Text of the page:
Society for Social Work and Research

Sixteenth Annual Conference Research That Makes A Difference: Advancing Practice and Shaping Public Policy
11-15 January 2012 I Grand Hyatt Washington I Washington, DC

16479 Modifications of Evidence-Based Practices In Community-Based Addiction Treatment Organizations: A Qualitative Research Study

Friday, January 13, 2012: 2:30 PM
Independence C (Grand Hyatt Washington)
* noted as presenting author
Lena M. Lundgren, PhD, Professor, Director of Research, Director of Center for Addictions Research and Services, Boston University, Massachusetts, MA
Maryann Amodeo, PhD, Professor, Boston University, Boston, MA
Alexander Cohen, MSW, Graduate Research Assistant, Boston University, Boston, MA
Deborah Chassler, MSW, Senior Academic Researcher, Boston University, Boston, MA
Amanda C. Horowitz, MSW, MPH, Graduate Research Assistant, Boston University, Boston, MA
Background and Purpose

For many decades the health and mental health fields have tested promising treatments through the use of randomized clinical trials and have disseminated those treatments that showed the most consistently positive outcomes. In contrast, in the addiction treatment field, scientifically based treatments or evidence-based practices (EBPs) are relatively new phenomena. However, treatments with empirical evidence of efficacy and effectiveness are increasingly being recommended for the treatment of alcohol and drug disorders (Institute of Medicine, 2006) and government funders and addiction researchers increasingly emphasize the need for addiction treatment programs in community-based organizations (CBOs). This research effort explored implementation of EBPs in 100 community-based addiction treatment organizations nationwide. The purpose of this exploratory study is to describe CBO program director attitudes on: (1) satisfaction with EBPs they were mandated to implement; (2) the extent to which their organization modified the EBPs; (3) reasons for modifications; and, (4) the standards they used for modifications(Lundgren et al., 2011).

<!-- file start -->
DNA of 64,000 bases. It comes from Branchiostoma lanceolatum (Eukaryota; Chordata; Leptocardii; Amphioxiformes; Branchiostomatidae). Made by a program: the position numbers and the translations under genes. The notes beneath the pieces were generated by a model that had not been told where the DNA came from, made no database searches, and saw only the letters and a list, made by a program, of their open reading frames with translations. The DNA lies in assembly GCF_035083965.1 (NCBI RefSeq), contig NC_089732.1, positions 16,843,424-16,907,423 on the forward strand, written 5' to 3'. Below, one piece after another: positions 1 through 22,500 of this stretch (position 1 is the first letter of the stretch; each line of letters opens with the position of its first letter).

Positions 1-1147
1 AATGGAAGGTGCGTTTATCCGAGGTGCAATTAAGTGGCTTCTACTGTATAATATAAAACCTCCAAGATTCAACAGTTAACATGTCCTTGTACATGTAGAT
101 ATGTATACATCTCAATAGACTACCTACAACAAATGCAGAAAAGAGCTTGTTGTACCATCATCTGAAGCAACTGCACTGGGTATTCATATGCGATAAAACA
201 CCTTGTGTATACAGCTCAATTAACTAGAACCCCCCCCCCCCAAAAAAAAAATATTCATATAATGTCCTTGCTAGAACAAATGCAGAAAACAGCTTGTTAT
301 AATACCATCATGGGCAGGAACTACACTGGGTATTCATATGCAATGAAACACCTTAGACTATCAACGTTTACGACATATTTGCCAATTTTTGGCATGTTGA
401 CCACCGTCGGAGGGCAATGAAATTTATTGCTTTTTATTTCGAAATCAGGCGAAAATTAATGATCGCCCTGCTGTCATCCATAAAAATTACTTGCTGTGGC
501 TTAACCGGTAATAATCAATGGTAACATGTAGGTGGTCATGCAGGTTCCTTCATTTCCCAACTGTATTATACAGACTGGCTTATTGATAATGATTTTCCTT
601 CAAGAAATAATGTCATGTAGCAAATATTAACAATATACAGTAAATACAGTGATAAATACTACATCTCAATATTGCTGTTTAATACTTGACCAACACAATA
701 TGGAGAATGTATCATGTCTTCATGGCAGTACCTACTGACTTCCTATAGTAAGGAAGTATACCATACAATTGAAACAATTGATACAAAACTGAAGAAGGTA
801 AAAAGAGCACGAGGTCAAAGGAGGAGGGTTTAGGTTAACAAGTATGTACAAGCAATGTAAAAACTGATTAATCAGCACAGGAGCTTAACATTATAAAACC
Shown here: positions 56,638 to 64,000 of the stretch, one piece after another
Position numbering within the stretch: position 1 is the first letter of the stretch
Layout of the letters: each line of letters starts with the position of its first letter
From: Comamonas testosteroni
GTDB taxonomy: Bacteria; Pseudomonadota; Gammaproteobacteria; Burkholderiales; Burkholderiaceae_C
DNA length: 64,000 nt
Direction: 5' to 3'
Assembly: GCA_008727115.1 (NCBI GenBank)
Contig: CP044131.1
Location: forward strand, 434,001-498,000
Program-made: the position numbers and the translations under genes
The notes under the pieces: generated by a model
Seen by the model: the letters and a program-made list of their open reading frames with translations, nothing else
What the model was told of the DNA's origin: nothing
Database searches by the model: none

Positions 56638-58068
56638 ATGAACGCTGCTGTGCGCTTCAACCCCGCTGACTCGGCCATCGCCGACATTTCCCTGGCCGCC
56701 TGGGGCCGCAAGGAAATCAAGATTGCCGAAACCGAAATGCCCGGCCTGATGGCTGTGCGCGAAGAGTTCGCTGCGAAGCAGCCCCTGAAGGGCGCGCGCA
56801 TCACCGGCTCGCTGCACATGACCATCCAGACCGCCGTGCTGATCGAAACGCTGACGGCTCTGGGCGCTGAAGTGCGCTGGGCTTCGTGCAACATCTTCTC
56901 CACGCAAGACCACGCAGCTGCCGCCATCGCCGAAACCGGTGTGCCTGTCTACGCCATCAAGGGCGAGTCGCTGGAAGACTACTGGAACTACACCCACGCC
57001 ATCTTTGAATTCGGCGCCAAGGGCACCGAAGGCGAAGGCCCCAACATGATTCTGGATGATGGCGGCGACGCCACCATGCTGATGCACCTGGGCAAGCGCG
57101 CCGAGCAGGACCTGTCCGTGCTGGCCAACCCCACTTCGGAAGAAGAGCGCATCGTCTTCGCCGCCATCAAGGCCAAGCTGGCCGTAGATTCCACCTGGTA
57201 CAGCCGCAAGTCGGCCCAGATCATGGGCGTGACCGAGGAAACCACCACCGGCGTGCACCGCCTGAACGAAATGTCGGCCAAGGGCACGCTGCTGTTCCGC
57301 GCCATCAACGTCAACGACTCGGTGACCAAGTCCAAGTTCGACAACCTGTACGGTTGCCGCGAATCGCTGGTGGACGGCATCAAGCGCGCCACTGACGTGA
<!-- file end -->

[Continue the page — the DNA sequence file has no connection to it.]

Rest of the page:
A mixed methods study funded by the Robert Wood Johnson Substance Abuse Policy Research Program examined EBP implementation in a national sample of 330 community based addiction treatment organizations funded by the Substance Abuse Mental Health Services Administration to implement EBPs (Lundgren et al., 2011; Amodeo et al., in press). Semi-structured data from phone-interviews with 100 addiction treatment program directors were analyzed using grounded theory methods (Glaser & Strauss, 1967; Wiseman, 1987). Program directors were interviewed between 2009-2010 and the study had a 93% response rate.


Overall, program directors were highly positive about the EBPs they implemented (95%). However, more than half reported modifying the EBP implemented. The most often cited reason for modification was the need to change the EBP in response to client needs. The large majority of the sample identified that modifications of EBPs improved the intervention and helped the organization better serve clients. Common modifications included adding or deleting intervention sessions, with some organizations conducting ongoing modifications of the specific EBP throughout the entirety of the project time period.

Conclusions and Implications

Given the addiction treatment field's lack of standards for modifying EBPs, it is not surprising that little consistency occurred in modification efforts. As government funders of addiction treatments require that CBOs implement EBPs, standards need to be created for modifying and adapting the EBPs while maintaining their fidelity. Without standards that define appropriate modifications or set guidelines for responsible decision-making relative to modifications, addiction treatment staff are often unclear about which changes to an EBP qualify as acceptable and which ones may even negatively affect client outcomes. Five recommendations for how to best to approach modifications of EBPs are described.

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